– Banco Popular stock crashes most on record – down 63% this year to 34 euro cents
– Spanish bank tells employees – “Don’t panic”
– Risk of Spanish banking crisis as Banco Popular credit curve inverts
– Banco Popular needs to find at least €4 billion more capital – analysts
– Deposits over €100,000 (euro) vulnerable to bail-in
– EU, U.S., UK push for bank ‘bail-ins’ poses risks to depositors
Banco Popular’s shares crashed another 17 per cent yesterday to record lows amid concerns the Spanish bank may have to be “wound down” and could see bail-ins of investors and depositors.
There are increasing fears that there is no buyer for the bank and this saw its share price dropped to €0.34 (34 euro cents). The bank’s stocks had already fallen nearly 50 per cent in the last week and is down 63% this year.
Shares also fell sharply last Friday as hoped for buyers dropped out of the Banco Popular auction process. Final bids are due this week and international publications have reported that Spanish banking rivals BBVA and Bankia had been interested.
Source: Zero Hedge
Analysts estimate that the bank needs at least €4 billion more capital and it is burdened with a likely insurmountable €37 billion pile of toxic property loans and assets.
Banco Popular is Spain’s sixth-largest bank and there is a debate as to whether it is systematically important. It likely is as it has the largest amount of small business customers in Spain. These companies are the backbone of the Spanish economy and now vulnerable to having their deposits over €100,000 confiscated in bank bail-ins.
The bank is also used by many of Spain’s wealthy catholic individuals and institutions including one of Spain’s most influential institutions – Opus Dei.
The badly debt laden bank may have to liquidate as neither a buyer nor a new capital raise appear likely. It now looks possible that Spain may be the first nation to have the EU’s new BRRD “bail-in” insolvency directive involving bank “resolution” imposed on it.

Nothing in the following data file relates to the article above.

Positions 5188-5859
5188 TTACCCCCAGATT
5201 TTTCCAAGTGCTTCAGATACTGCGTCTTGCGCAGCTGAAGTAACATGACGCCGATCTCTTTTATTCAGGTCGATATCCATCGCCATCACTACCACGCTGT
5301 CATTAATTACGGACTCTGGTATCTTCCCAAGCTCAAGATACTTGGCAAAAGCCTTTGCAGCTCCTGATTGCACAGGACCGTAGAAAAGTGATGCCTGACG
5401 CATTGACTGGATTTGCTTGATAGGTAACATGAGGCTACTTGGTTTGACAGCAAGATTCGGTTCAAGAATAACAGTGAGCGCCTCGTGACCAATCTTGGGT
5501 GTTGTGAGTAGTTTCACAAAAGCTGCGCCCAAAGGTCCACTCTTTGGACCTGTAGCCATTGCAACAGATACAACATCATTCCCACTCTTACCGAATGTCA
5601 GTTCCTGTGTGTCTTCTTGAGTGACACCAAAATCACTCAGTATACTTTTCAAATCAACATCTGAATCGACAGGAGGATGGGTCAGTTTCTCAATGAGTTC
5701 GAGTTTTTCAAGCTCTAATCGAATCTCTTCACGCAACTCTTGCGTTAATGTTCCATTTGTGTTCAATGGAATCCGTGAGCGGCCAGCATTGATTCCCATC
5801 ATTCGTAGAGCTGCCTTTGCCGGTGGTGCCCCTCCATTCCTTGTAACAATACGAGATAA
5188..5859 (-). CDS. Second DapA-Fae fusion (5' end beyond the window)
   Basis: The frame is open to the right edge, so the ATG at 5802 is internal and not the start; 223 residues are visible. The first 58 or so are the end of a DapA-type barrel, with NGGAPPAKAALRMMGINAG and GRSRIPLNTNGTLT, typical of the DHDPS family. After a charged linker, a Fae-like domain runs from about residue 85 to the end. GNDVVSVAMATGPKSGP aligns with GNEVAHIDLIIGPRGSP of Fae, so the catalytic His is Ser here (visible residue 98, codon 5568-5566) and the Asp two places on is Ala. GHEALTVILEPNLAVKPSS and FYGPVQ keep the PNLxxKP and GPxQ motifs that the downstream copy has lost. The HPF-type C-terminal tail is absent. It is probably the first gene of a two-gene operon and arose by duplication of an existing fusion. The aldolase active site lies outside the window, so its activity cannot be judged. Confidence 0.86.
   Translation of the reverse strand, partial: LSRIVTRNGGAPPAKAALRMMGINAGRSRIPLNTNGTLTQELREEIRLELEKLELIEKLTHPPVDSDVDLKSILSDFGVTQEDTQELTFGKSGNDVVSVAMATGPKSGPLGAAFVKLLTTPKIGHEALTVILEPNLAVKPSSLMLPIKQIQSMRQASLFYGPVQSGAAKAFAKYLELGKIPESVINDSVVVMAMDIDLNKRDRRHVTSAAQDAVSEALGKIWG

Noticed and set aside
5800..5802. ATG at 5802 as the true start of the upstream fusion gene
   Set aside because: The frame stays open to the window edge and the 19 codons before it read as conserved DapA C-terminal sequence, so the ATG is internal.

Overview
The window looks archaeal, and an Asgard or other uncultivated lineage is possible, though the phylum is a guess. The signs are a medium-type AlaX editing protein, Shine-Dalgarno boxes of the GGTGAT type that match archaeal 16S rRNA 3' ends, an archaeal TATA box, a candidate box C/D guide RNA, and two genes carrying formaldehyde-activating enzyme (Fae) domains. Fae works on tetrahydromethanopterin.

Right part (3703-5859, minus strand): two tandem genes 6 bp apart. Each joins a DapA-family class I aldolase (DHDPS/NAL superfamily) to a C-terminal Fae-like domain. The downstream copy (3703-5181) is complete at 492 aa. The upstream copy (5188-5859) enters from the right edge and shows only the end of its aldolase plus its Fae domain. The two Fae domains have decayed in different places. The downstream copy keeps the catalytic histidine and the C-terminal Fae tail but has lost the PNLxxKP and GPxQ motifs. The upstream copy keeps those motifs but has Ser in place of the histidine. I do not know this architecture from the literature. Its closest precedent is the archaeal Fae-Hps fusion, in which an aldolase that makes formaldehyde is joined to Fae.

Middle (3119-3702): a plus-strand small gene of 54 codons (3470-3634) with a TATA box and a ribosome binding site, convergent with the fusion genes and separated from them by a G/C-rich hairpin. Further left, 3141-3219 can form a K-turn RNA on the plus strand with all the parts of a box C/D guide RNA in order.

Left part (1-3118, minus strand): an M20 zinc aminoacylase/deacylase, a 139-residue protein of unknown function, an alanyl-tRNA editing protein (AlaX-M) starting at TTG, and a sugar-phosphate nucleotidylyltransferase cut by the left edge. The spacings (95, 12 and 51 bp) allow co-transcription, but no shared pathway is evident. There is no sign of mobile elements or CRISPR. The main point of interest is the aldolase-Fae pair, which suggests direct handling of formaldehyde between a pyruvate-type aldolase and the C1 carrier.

According to Bloomberg:
“Resolution is the process of restructuring a bank that’s too systemically important to be liquidated in a normal insolvency process. If a supervisor determines that a lender is failing or likely to fail, it gets turned over to the resolution authority.
For major banks in the euro area, that’s the Single Resolution Board, led by Elke Koenig. The restructuring of the bank is supposed to be funded primarily by imposing losses on creditors, including senior bondholders if necessary.”
It also involves depositors of up to €100,000 suffering “haircuts” and having their deposits bailed-in.
Deposit bail in is one of the greatest financial risks to investors, savers and indeed companies internationally today. Yet it remains the most poorly covered financial risk and is largely ignored by financial advisers, brokers and not surprisingly governments and banks.
The bail-in regime and confiscating deposits, especially from job creating companies, would be extremely deflationary and would likely contribute to severe recessions. This is something we warned of when we conducted our extensive research on the developing global bail-in regimes after the Cyprus bail-ins in 2013.
Diversification of deposits remains vital and another important way to protect against deposit bail in is diversification into physical gold. Owning gold bullion coins and bars in allocated and segregated storage in the safest vaults in the world is prudent given the deposit bail in risk.